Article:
This is a newly search engine optimized version of a project for a Bellarmine University course in Web Art in 2011. Correct, complete, and up to date code was emphasized and positioning and image optimization were covered extensively. The project requirements included a fixed width dimension of 780 pixels so that everyone, including those with old technology, could have a good UX/design experience. Titles, and, alt tags were required as well, though I don't think I did a very good job with them back then.
The artwork consists of 3 pages of with a fixed position container and absolute positioned panes superimposed (overlapping in one place). No z-index's are used, the element are instead sorted strictly by order of appearance in code. The images are constructed from a mix of drawn on, scanned, and cropped blank paper collage (accounting, graph, tracing, black) and drawn on clear acetate, drafter's and painter's tape, and small label stickers, featuring ballpoint and marker. Real and imaginary symbols and writing, an imaginary device, charts, and a storm variously feature. The animated links do not appear instantly and must be reloaded to see the appearing animation again, although the hover animation of course always works.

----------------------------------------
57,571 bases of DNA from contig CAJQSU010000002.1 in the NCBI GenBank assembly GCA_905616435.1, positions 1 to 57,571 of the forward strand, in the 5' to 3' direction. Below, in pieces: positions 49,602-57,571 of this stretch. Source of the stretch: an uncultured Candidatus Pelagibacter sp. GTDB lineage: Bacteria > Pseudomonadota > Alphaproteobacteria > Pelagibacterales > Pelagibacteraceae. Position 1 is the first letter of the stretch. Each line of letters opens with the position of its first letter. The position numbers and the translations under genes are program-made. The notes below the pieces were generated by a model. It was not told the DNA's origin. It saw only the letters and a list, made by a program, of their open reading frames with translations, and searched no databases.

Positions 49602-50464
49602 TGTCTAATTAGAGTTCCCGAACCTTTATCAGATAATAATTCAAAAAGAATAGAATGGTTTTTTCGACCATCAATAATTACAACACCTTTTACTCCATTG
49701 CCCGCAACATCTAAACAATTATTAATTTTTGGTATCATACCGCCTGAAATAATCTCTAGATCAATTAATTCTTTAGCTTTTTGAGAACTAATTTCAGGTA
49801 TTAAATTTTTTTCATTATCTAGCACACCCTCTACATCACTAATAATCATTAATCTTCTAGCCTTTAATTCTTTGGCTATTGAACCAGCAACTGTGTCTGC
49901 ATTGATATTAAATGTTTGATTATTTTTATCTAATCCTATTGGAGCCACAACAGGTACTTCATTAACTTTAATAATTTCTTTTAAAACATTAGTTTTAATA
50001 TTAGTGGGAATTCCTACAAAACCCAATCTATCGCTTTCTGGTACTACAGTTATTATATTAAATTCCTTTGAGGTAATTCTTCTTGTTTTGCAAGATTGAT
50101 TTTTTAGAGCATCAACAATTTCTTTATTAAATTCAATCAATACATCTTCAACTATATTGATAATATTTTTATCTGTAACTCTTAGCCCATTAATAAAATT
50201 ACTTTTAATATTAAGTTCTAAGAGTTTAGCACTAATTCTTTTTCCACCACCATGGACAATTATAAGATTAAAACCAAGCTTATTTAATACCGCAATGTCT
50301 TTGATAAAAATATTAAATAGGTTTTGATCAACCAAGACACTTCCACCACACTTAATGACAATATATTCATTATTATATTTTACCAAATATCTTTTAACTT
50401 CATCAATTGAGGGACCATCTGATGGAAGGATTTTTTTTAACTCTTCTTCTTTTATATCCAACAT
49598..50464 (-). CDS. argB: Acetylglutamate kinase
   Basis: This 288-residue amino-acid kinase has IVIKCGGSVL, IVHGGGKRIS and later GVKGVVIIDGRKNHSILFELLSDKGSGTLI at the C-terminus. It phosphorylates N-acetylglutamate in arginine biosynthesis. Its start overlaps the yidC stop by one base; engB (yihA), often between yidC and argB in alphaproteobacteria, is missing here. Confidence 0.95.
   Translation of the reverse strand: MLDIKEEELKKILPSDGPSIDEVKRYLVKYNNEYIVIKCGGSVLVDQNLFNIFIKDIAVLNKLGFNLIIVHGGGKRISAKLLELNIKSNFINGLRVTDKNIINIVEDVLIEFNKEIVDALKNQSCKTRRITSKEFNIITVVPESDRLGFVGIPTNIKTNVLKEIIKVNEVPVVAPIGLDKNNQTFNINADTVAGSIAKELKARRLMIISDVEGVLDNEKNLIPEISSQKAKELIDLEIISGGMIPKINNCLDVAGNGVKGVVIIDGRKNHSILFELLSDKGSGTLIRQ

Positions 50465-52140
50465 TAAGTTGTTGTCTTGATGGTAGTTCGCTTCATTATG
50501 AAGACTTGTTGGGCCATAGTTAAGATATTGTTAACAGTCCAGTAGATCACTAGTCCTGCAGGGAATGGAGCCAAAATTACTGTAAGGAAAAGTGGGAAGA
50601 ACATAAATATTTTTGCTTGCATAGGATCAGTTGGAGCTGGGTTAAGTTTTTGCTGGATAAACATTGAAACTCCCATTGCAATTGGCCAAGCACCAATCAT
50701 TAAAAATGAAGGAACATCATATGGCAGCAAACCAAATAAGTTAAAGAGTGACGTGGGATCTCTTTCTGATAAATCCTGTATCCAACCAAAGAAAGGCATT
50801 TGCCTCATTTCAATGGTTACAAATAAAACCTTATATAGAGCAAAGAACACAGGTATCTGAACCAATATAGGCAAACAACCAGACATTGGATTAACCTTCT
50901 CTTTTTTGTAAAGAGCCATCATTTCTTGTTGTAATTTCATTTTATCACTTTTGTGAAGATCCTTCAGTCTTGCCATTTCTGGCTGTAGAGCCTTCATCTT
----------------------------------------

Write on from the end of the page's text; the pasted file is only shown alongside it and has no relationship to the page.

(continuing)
The textbook we used was very good, but I cannot recall the title today (3/7/2018). The doctype we were using at the time was XHTML 1.0 Strict. Aside from this newly created page, the changes I've made are mainly invisible on the surface. I made additions and alterations of image alt-text, title tags, meta description tags, page & image URLs, and the project directory name, as well as other SEO relevant changes site-wide. The <doctype> declarations have all been changed to html (for HTML 5) without any degradation of the style or layout I have found. I've changed CSS IDs and classes for legibility as well as moving all the images into the page instead of as CSS backgrounds so as to apply descriptive alt text (note: this works fairly simply with absolutel positioned and sized elements ASSUMING the fill image exactly matches the frame size and you don't have any pesky text or other stuff you need to work around the images).